Shooting Lady Gaga revealing herself as a down-to-earth woman while lensing a rock star character Bradley Cooper was creating for himself were just two of the challenges facing DP Matthew Libatique in the star-crossed lovers story “A Star Is Born.” The love story is screening at the EnergaCamerimage fest, competing for the main cinematography prize. Libatique confesses Cooper was so busy performing in his directorial debut that the DP was often left on his own to decide on composition and shots.
You started your career working for Ed Lachman, a master cinematographer and perennial mentor here at the fest. Were there lessons from him that you still use today in your shooting?
The way I meter. He has this modified exposure zone system that he uses that’s not quite the Ansel Adams zone system. He sort of works in gray scale and total values so I meter very similarly to him – except he overexposes. I underexpose. The other thing is that he’s so versatile, project to project. He’s a major influence for me.
You’ve said that you did not shoot much cover footage on this film because you wanted to give Cooper and Lady Gaga the space to move around the halls and hotels where their romance is blossoming. Isn’t that risky?
I was reacting to what they were doing – it was always kind of a surprise. Like the wedding dress they found. It was actually the costume designer’s wedding dress. It was that kind of grass roots mentality the film had. It’s a Warner Brothers movie but it had that independent feel – there was not studio presence like you get on a normal film.
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You shot concert scenes at real performances, filming between the shows of live bands. That takes some expert timing, clearly.
That was a source of anxiety. It was kind of relaxing to get into the narrative bits. We started at Coachella in between the two weekends. So we were able to get the production values of their stages and their lighting. Then going from there to something we staged, like at the Greek Theatre during the scene for the song “Shallow,” where she comes on stage for the first time. And then having the next level, where we were shooting between acts at real concerts.
So Cooper, who is in front of the camera throughout much of the film as we see the self-destruction of his character, the singer-songwriter Jackson Maine, relied on you to decide how to film many scenes?
I can’t say enough about how motivating he was. The process was very fluid. He wasn’t too precious about things and he had none of the anxiety that some directors have about getting shots. It was the authenticity of the performances that he was focused on. He acted in this film and did a wonderful job. His directing prowess was impressive for a first-time director.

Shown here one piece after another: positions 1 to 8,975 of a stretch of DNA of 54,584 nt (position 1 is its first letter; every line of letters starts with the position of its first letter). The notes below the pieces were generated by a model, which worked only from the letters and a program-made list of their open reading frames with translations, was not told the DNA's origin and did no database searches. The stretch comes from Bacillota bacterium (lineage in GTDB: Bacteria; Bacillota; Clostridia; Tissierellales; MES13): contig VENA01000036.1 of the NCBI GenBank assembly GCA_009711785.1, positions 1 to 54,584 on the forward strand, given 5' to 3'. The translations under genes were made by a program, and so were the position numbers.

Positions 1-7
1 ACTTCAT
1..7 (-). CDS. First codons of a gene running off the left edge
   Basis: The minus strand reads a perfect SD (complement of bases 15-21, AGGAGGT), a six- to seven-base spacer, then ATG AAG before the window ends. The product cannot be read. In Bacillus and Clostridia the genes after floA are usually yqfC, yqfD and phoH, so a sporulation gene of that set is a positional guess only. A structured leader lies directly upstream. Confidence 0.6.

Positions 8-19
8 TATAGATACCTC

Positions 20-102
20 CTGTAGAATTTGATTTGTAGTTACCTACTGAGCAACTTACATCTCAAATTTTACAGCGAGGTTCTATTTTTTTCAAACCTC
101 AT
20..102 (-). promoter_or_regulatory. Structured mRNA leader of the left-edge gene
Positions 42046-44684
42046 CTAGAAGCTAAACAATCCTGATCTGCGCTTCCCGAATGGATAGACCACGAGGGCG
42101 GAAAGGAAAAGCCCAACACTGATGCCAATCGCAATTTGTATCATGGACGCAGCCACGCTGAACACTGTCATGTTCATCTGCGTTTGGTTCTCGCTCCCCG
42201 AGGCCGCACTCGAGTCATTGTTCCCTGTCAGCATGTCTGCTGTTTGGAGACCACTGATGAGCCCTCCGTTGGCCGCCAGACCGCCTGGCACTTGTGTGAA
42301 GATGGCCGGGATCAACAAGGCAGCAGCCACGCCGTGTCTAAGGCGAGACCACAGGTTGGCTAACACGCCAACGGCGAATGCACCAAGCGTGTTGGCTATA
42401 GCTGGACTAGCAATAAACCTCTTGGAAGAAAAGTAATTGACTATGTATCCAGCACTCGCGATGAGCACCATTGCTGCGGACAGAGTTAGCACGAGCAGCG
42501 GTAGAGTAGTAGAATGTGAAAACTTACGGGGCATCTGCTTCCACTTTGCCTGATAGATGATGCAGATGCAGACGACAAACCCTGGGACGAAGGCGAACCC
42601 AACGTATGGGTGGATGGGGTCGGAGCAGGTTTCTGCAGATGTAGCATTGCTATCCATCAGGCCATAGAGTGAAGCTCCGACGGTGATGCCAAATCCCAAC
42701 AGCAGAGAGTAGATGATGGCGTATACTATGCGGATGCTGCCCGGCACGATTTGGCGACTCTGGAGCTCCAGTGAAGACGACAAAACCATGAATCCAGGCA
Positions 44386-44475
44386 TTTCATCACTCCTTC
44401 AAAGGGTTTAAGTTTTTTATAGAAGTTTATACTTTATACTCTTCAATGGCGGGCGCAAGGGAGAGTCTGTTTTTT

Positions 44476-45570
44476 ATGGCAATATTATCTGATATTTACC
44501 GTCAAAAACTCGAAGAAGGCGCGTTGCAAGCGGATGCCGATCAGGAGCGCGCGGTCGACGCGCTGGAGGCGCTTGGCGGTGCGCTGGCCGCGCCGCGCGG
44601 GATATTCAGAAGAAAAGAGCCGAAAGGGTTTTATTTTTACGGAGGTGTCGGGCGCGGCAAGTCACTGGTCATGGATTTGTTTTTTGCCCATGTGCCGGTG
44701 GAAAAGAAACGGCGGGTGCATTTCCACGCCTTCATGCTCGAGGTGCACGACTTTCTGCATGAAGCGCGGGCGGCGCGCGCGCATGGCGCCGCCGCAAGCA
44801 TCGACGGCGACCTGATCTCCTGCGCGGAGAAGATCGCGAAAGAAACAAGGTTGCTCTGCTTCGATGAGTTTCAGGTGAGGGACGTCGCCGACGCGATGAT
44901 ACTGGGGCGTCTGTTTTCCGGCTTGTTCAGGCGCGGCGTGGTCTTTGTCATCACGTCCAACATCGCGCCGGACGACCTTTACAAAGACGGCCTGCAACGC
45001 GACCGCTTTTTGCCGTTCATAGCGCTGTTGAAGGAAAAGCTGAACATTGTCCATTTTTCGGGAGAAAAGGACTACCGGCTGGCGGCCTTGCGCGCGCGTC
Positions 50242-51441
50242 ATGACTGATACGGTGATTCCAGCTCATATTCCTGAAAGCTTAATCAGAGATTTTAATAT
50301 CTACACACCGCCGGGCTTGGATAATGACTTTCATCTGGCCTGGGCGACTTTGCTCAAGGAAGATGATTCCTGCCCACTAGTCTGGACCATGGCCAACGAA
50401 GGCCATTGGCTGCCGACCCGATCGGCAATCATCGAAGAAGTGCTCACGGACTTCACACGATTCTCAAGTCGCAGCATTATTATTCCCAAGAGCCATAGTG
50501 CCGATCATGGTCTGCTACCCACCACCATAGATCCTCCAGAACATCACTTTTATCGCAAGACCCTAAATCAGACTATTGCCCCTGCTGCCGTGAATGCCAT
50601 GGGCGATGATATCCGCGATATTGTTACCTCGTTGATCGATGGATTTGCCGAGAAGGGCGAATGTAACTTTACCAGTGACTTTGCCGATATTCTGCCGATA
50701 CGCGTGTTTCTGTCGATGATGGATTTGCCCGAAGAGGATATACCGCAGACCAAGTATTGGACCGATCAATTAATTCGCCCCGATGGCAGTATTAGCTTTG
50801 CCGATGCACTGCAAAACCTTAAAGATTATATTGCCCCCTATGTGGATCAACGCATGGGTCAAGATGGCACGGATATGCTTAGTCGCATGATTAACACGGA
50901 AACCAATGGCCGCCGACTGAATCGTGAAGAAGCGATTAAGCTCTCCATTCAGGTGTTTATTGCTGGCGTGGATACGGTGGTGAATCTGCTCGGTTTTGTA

Did you feel under extra pressure as you became effectively a bit of a co-director?
I never thought about it that way – I just wanted to support him. Between Lady Gaga – Stefani [Germanotta] – and Bradley, they were wearing so many hats. You know at night they were making music, tracks for the weeks coming.
He’s directing and he’s acting and evaluating her performance in a scene while he’s acting with her. The least I could do was help him out by paying attention to other things besides cinematography. And down the line, camera operators did more than they usually do. We all had to pitch in collectively.
So his dozens of acting roles on camera seem to have prepped him pretty well for directing then?
He’s very persistent in terms of trying to get it better. And he has a great sense of the edit when shooting, which I think is the mark of a great director. Knowing how you’re going to get out of a scene and get into a scene. How do you learn that? I think it’s just because he’s spent so much time acting both with Clint Eastwood and David O. Russell.
In terms of deciding the look of the film – and the color palate of Cooper’s concerts – you’ve said that you prefer to decide the tones of your scenes on set rather than tweak them in post, correct?
I don’t really love to reinvent the wheel in the post process. I’m very particular about the dailies. The dailies have to be pretty much what the intention is. So there’s no confusion. And I find that it’s hard to deviate from it. In rare cases I’ve worked with directors who wanted to change the look of the movie. What’s the point of that? I think it starts to look false when you start to break it.
And what about directors who want to shoot in neutral tones so they can decide later about the color palate in post?
Well, it’s the same feeling I have about shots coverage just to get something different. You’re just changing something for no reason other than to have editing choices. I like people who have an idea what they want to do.
Did you have more flexibility to shoot cover footage on “A Star Is Born” than on “Mother!,” where you were in tight quarters, filming on 16mm for Darren Aronofsky?
Actually the budgets were about the same on both films. They’re mid-budget, the rare sort of $30 million movie. It seems like today it’s over $100 million or it’s $10 million. So I’ve been lucky. It’s a nice place to be. You have enough tools to do something special but you don’t have the $100 million pressure.
Do you always operate the camera yourself as much as you did on “A Star Is Born”?
No, sometimes I step back, especially on multi-camera events so I can watch all the frames, so I can make sure that everybody’s on the same page. The last thing I want is like three different personalities doing three different things.
I kind of learned that working with Spike Lee. He’ll use multiple cameras in very interesting ways and I have to step away from camera operating because I have to watch all the frames to be sure everybody is in connection. But I love operating, especially handheld.